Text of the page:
Maybe surprisingly, Bolivia is the biggest exporter of Brazil nuts, with Brazil coming in second and Peru third. Approximately 20,000 tons of Brazil nuts are harvested each year in the Amazon, and Bolivia accounts for 50% of that.

Unlike most other nut species, production has significantly decreased over the years. In 1980 Brazil harvested 40,000 tons alone and held a record of 104,500 tons of nuts in 1970. Now Brazil only harvests around 12,000 tons.

Recent studies suggest the current level of harvest and exploitation of the Brazil nut is not sustainable. Evidence points to a drastic decrease in the number of juvenile trees in areas where the Brazil nut has been persistently harvested over previous generations.

Additional research suggests that people involved in the harvest of Brazil nuts are often also involved in other activities which may negatively affect the biodiversity of the forest, such as slash-and-burn agriculture, timber extraction, hunting and mining. Deforestation is a huge threat to the Brazil nut tree, usually a result of clearing land for agriculture.

HISTORY and USAGE

There is little information available about the historical uses of Brazil nuts, though they have long been used for their oils.

Once pressed and extracted, the oil is used as a lubricant for clocks, for making artisan’s paints and even in the cosmetics industry.

It can also be used for obvious things like cooking, though it is certainly not an inexpensive oil.

The thick and hard shell of the pod, as well as the tough exterior of the seed itself were once thought to be carved or engraved, and traded as jewellery, although examples no longer exist. The shell of the seed is often pulverized and used as an abrasive to polish metals and ceramics.

The lumber from the Brazil nut tree is of excellent quality, but since logging of the trees is illegal, tree poaching and unlawful clearing of land is a continued threat.

Brazil nuts are high in calories, fat and protein. Due to their high polyunsaturated fat content, Brazil nuts can quickly become rancid when left exposed to air.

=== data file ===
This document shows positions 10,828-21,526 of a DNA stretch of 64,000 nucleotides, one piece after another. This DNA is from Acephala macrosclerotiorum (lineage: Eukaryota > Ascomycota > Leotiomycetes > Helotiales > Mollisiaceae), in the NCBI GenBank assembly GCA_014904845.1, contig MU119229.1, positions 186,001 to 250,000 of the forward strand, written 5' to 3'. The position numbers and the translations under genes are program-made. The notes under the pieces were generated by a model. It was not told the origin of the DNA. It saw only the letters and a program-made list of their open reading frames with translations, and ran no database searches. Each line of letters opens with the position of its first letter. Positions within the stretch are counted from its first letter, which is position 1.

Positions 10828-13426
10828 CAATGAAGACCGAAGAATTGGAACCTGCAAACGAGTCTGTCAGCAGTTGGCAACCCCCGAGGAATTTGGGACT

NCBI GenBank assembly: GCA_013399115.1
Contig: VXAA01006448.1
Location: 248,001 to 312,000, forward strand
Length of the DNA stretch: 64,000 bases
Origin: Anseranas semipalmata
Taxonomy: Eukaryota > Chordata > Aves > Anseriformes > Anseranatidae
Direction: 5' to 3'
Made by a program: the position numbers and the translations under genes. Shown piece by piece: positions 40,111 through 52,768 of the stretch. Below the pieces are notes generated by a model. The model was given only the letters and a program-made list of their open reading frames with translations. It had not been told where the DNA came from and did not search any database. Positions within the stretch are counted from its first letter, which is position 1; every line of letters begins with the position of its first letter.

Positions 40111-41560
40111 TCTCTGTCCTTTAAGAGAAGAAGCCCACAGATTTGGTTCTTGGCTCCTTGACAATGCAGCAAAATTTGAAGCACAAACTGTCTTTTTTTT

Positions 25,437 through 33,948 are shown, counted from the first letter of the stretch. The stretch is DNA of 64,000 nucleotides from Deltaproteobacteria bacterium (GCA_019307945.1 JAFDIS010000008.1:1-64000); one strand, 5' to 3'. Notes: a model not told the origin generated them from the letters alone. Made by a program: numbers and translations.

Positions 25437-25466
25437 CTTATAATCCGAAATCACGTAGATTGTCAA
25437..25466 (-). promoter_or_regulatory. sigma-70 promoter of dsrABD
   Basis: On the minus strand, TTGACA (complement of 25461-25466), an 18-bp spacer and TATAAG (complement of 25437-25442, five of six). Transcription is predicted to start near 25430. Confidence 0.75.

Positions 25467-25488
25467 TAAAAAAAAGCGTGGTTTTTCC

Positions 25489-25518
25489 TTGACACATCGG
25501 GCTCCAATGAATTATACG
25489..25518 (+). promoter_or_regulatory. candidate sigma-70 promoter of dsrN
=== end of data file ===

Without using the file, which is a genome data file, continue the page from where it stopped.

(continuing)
Nutritionally speaking, Brazil nuts are an excellent source of thiamin, vitamin E, zinc, magnesium and manganese. Brazil nuts are also the richest source of selenium, and one single nut can provide an adult’s daily recommended intake. Eat an excessive amount of Brazil nuts, and selenium toxicity may become a concern.

There has been very little success or progress in establishing plantations outside of the Amazon, mostly due to the lack of specific bee species, bats and the agouti rodents that bury the seeds for later use. Conservation of the Brazil nut relies heavily on the development of a sustainable harvest.

The Amazon Conservation Association is working with local harvesters and forest services in Peru to manage concessions and to create protected areas and reserves for this magnificent tree. In all three producing countries, it is illegal to cut down a Brazil nut tree, thus you will find them in backyards and roadside ditches, their heavy pods creating potential hazards for people and cars that pass underneath them.

Tags:



Leave a reply:

  • (will not be published)

XHTML: You can use these tags: <a href="" title="" rel=""> <abbr title=""> <acronym title=""> <b> <blockquote cite=""> <cite> <code> <del datetime=""> <em> <i> <q cite=""> <s> <strike> <strong>